In my text conversation with that guide, I detailed several other historical near-miss Avalanche incidents in our area where local guides were involved and though they could mitigate the hazard.

    The guide went on to explain that Spire Gully would not be a problem until late in the season as the snowpack depth increased. I told the guide not to underestimate Spire Gulley's capability to produce an avalanche capable of reaching the road.

    So the very next storm produces a very large avalanche that reaches the road.

    My guess is that the guide had underestimated and or was not considering the effect of the snow depth build up in the snow deposition zones where snow sheds off the upper steep rock walls and collects (deposits) below those walls and the effects of wind driven snow contributing to deeper snow slabs.

    Add the weak base layer to the equation and the resulting climax Avalanche that hit the road had an observed estimated 8 foot slab crown line in the deposition start zone.

    It's a reminder to Mountain Travelers to consider what is above them.

    That unlearned lesson manifested itself later in the season on a local commercially guided trip during a snowstorm. The guide had guided his group through Avalanche Terrain run out zones on a day when NWAC advised that it wasn't safe to travel in avalanche terrain that day.

    Two of his clients were hit from above by a natural avalanche originating from Steep rock walls with one client buried and pinned against a tree with lost skis and injuries requiring a sled evacuation.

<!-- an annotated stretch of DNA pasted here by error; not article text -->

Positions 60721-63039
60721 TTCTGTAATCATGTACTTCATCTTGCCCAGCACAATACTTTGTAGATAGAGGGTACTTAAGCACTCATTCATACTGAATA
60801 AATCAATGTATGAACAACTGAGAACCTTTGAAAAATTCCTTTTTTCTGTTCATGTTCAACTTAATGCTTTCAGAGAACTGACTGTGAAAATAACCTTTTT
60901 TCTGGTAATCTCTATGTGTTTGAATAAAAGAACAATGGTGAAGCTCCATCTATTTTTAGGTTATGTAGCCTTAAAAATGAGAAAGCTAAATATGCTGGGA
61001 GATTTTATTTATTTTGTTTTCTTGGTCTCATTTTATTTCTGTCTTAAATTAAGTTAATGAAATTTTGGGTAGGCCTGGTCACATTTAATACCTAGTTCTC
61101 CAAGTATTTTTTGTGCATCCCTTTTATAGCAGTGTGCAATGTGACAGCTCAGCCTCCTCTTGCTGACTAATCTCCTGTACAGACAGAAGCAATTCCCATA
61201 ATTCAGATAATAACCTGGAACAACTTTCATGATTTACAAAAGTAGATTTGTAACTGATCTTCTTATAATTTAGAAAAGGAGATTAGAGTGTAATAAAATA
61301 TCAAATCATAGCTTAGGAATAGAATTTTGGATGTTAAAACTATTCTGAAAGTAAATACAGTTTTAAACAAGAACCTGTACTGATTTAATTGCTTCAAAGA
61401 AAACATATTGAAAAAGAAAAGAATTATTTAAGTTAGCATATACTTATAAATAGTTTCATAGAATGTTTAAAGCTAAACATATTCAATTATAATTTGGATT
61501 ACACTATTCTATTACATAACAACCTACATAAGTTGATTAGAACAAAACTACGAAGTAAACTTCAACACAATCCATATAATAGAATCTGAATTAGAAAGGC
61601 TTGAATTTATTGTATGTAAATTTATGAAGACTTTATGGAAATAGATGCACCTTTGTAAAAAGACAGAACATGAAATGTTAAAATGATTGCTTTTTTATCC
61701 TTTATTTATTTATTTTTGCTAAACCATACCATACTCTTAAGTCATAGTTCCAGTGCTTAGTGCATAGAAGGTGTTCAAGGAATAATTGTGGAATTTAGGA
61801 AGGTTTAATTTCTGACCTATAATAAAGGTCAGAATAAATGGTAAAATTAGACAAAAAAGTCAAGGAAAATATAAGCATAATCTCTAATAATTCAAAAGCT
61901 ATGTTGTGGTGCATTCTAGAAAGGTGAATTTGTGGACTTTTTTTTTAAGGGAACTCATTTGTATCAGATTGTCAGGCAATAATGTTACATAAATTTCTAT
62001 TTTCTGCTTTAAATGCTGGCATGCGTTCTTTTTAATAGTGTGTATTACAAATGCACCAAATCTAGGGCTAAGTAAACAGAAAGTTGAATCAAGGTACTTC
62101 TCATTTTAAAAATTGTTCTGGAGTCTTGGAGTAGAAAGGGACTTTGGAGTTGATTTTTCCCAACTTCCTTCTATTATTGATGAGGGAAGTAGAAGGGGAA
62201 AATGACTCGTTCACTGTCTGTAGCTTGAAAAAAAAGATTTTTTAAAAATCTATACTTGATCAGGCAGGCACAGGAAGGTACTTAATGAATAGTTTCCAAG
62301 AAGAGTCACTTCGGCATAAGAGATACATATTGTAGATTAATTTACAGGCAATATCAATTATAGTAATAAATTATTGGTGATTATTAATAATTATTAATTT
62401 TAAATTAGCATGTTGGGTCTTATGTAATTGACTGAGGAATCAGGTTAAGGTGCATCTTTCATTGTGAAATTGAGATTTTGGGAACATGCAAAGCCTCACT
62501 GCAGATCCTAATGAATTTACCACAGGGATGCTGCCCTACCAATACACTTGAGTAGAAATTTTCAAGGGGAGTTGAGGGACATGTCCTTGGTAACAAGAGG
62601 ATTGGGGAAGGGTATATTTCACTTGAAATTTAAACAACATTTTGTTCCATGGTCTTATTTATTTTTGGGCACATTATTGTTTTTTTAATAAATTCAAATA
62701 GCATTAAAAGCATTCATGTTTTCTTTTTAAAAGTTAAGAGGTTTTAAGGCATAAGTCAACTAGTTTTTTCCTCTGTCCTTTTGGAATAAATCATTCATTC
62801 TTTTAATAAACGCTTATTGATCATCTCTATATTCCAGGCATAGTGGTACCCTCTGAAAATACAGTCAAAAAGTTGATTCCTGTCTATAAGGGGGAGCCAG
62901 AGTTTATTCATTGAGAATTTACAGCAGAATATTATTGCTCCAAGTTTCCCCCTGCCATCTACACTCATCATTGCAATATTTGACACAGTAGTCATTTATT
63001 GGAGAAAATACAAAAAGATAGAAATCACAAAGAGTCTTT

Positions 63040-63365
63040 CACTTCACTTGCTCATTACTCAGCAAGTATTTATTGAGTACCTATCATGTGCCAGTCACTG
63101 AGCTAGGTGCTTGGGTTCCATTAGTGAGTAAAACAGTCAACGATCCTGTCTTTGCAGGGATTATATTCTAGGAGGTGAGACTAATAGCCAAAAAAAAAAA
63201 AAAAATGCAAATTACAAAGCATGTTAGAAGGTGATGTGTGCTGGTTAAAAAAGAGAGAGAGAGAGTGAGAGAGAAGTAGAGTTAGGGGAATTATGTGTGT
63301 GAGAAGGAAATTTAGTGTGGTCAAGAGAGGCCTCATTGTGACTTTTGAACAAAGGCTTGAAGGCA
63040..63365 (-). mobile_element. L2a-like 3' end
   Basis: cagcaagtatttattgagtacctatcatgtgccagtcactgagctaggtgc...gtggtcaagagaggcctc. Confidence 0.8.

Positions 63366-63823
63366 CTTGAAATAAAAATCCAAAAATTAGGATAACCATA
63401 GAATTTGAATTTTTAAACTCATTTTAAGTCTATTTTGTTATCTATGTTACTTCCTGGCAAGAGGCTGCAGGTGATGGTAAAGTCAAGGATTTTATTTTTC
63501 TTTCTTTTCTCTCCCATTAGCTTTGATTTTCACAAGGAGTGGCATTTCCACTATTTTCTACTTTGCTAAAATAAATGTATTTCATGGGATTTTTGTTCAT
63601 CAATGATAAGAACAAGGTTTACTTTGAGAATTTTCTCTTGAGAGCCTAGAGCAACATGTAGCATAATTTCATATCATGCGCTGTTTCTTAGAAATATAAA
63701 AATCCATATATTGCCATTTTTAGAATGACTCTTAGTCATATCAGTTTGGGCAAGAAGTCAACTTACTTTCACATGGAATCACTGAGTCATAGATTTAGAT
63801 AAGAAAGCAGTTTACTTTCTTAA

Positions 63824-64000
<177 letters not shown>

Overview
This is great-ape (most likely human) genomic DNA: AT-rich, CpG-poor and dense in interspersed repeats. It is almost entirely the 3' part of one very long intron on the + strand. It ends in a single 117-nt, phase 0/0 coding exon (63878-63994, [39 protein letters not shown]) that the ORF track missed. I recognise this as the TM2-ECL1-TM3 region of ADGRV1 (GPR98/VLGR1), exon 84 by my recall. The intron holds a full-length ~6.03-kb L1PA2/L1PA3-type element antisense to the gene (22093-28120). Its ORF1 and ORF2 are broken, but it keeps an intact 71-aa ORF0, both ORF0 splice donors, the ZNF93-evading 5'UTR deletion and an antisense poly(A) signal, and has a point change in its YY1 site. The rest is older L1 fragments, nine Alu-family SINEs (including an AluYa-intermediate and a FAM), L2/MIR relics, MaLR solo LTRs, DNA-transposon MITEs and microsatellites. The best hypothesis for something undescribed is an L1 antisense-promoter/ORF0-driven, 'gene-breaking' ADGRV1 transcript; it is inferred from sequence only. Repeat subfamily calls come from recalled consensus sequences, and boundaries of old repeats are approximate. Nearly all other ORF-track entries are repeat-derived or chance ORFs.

The lesson; unwary clients have to understand that commercial guides will take your money and will take you into hazardous situations because they think they can mitigate the hazard.

    Money, prestige and desire can have a strange effect on influencing decision making.

    Chris H.
    Heli-free North Cascades

  8. I really hope we get snow soon(ish)... Looks like the odds are, we will?

  9. Also I saw that the temperature got down to 35 F a few days ago, in Kirkland.

  10. The last time any particularly cold weather occurred in NW Bellingham during November was that of 2015. I measured a maximum monthly temperature of 57-58F and a monthly minimum temperature of 21F. November's monthly average maximum temperature at KBLI is 50F and the average monthly minimum temperature is 37F.

  11. Cliff, Hope you're out in the sunshine today!